give to it a transition meaning, or the equivalent in our time; and that to follow Christ is to be clothed with Christian dispositions; and that to be clothed with Christian dispositions is, on the other hand, to be free from all malign dispositions; that the presence of the divine grace in the human soul of necessity implies the subsidence of malign passions, the avoidance of all evil, and the clothing of one's self with the character which belonged to Christ and to his followers in their day. This, stripped of all figurative expression and all historical illustration, is to become spiritualminded to live in our nobler nature under the inspiration of God; to walk in knowledge, in truth, in purity, in all kindness and fidelity. And a call to a Christian life is like a summons to an education, or to reformation. But we come upon this difficulty: that both in the time of our Master and the time of the apostles, the command was to a change of life and a change of disposition by the power of a man's own will. The same style of personal preaching is still maintained, with eminent propriety; and men are urged primarily to renounce all evil, to put it away from them, to break up bad habits, and shove them aside, to take on right habits, and to follow after them; to be clothed with Christ, to love God, the invisible, and men that are visible, and to love them in all their moods, with an infinite patience. And when this is commanded, it is not that men say, "These are difficult things to do." "But," they say, "you command me to do immediately not only things that lie remote from me, but things that are not under the control of my will. If you were to command me, for instance, to rise up and go into any given assembly, that I could do; that is competent to my will; but to command me to hate what I love is another thing. The will cannot make me hate. It is not in the power of the will to make me love what I do not love. Why, you might as well command me to be accomplished; to know music; to be a good geographical scholar, or a good historical scholar. These things are not subject to a man's own will."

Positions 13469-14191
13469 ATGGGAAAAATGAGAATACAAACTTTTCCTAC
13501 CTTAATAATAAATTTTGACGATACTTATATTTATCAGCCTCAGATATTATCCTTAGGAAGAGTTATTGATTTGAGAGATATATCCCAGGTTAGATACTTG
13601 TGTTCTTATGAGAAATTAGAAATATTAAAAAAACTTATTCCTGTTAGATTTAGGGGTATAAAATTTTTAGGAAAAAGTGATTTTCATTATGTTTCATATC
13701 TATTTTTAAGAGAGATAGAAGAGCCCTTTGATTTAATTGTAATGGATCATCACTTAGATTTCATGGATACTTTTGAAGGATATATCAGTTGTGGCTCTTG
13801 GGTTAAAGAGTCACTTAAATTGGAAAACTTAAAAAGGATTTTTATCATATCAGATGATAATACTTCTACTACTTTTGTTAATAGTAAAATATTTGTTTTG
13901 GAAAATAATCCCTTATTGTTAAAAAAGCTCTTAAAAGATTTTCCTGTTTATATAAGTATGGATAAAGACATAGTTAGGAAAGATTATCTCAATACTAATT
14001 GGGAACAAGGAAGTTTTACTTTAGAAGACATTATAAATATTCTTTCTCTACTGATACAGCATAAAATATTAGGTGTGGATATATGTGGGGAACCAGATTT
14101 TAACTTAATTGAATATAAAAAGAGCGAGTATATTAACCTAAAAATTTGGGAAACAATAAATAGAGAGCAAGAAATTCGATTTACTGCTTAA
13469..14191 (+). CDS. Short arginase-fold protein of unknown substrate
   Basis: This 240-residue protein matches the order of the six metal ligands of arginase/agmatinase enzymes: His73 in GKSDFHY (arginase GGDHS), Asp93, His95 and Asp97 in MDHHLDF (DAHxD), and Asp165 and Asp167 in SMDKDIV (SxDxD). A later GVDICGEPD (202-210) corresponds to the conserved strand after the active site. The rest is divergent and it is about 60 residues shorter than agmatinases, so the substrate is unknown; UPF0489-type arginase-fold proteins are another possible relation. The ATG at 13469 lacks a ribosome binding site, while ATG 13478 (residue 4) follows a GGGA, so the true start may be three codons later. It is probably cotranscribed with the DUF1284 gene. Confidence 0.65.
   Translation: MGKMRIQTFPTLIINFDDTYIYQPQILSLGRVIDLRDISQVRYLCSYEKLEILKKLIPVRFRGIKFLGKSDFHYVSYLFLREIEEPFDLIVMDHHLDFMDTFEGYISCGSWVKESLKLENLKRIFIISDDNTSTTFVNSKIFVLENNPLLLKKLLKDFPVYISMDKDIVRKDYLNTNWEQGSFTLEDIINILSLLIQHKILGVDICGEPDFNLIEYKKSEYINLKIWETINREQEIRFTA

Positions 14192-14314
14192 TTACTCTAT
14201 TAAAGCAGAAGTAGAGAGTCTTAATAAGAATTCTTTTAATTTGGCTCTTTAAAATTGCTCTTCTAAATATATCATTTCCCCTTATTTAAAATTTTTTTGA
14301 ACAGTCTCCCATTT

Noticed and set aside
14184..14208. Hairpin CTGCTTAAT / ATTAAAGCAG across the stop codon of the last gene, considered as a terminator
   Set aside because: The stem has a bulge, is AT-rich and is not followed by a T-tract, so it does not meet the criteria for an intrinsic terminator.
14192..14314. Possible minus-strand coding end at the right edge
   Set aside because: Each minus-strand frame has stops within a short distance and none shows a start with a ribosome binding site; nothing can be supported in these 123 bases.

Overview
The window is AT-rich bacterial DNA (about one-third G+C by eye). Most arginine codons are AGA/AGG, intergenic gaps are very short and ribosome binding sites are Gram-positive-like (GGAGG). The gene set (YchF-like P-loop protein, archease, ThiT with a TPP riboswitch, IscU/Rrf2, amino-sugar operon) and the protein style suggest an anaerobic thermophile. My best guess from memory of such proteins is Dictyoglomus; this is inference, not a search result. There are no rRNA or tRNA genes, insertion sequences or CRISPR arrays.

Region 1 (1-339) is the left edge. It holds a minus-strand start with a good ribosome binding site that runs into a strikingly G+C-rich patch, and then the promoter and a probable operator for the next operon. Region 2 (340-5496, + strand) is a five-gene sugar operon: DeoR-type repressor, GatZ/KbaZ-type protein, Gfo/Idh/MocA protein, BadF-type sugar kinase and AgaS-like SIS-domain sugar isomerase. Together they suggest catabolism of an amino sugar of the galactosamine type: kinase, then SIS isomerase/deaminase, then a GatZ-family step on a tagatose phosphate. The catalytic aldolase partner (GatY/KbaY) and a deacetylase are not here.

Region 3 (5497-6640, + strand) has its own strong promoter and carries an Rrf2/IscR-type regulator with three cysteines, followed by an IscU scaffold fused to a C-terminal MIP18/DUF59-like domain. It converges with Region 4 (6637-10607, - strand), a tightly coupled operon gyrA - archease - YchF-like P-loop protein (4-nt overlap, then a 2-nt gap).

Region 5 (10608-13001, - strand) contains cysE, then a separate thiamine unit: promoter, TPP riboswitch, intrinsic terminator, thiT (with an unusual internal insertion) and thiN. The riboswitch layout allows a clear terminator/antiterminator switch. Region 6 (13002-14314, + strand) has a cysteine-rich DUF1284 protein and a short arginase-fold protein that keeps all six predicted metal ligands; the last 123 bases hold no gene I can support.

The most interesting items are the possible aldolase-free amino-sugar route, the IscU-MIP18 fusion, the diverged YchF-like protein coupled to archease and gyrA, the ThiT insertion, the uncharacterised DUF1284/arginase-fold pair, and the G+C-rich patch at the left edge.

There is a certain plausibleness, not only, but a great deal of truth in this declaration; there is one part of a man's